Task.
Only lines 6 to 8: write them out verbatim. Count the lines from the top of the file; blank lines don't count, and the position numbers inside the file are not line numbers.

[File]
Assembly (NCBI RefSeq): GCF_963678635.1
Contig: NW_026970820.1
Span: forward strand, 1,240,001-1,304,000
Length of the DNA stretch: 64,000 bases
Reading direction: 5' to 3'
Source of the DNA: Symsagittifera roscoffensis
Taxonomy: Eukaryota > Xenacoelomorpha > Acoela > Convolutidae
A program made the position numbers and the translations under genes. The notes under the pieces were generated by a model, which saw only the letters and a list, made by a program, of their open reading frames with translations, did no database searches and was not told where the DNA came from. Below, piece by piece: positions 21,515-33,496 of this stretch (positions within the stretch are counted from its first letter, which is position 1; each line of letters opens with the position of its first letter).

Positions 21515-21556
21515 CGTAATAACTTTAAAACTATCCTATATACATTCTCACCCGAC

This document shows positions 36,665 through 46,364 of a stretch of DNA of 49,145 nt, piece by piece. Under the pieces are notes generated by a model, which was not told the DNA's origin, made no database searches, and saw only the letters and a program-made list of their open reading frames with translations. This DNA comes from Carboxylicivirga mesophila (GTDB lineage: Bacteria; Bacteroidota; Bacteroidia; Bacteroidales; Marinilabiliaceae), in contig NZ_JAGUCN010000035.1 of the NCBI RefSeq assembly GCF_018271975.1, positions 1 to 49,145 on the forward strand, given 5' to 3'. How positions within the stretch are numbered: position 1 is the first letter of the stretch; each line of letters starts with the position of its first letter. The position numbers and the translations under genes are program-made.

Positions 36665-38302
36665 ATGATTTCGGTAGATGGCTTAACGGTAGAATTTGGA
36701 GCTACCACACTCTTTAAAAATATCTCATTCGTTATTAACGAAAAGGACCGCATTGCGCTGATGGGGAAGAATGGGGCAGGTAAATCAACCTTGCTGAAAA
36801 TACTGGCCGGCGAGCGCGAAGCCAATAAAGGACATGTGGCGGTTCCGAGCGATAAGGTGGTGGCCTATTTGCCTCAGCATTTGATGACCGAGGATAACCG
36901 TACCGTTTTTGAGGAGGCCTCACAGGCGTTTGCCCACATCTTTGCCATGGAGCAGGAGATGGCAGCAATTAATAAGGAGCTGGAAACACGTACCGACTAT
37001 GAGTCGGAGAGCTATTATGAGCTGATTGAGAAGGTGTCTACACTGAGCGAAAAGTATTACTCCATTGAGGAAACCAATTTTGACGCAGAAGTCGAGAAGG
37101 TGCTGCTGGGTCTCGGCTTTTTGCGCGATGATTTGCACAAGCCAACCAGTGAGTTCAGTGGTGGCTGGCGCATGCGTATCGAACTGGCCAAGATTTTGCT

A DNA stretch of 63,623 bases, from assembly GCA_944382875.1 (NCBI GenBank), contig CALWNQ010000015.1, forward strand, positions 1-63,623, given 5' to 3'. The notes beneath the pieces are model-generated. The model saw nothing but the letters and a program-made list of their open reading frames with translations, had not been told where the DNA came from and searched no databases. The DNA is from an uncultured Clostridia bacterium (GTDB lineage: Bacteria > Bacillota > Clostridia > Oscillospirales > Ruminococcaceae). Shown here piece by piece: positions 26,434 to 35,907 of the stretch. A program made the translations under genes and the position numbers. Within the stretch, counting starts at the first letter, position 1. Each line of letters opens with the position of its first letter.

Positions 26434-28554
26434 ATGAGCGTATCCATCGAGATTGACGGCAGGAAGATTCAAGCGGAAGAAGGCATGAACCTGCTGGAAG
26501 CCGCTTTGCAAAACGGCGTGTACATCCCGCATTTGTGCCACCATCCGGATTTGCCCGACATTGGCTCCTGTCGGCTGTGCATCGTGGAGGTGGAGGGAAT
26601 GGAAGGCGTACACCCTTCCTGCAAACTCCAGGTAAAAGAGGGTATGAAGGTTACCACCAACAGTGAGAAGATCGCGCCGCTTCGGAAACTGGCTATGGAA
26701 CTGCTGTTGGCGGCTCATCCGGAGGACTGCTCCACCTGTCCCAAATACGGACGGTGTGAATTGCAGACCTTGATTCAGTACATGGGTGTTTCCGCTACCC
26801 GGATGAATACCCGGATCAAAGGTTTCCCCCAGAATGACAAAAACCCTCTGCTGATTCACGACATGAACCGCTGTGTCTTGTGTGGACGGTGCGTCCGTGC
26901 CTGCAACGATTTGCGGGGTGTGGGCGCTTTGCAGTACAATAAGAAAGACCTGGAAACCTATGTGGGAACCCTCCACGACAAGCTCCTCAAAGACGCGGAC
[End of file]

Source of the DNA: Symsagittifera roscoffensis
Taxonomy: Eukaryota > Xenacoelomorpha > Acoela > Convolutidae
A program made the position numbers and the translations under genes. The notes under the pieces were generated by a model, which saw only the letters and a list, made by a program, of their open reading frames with translations, did no database searches and was not told where the DNA came from. Below, piece by piece: positions 21,515-33,496 of this stretch (positions within the stretch are counted from its first letter, which is position 1; each line of letters opens with the position of its first letter).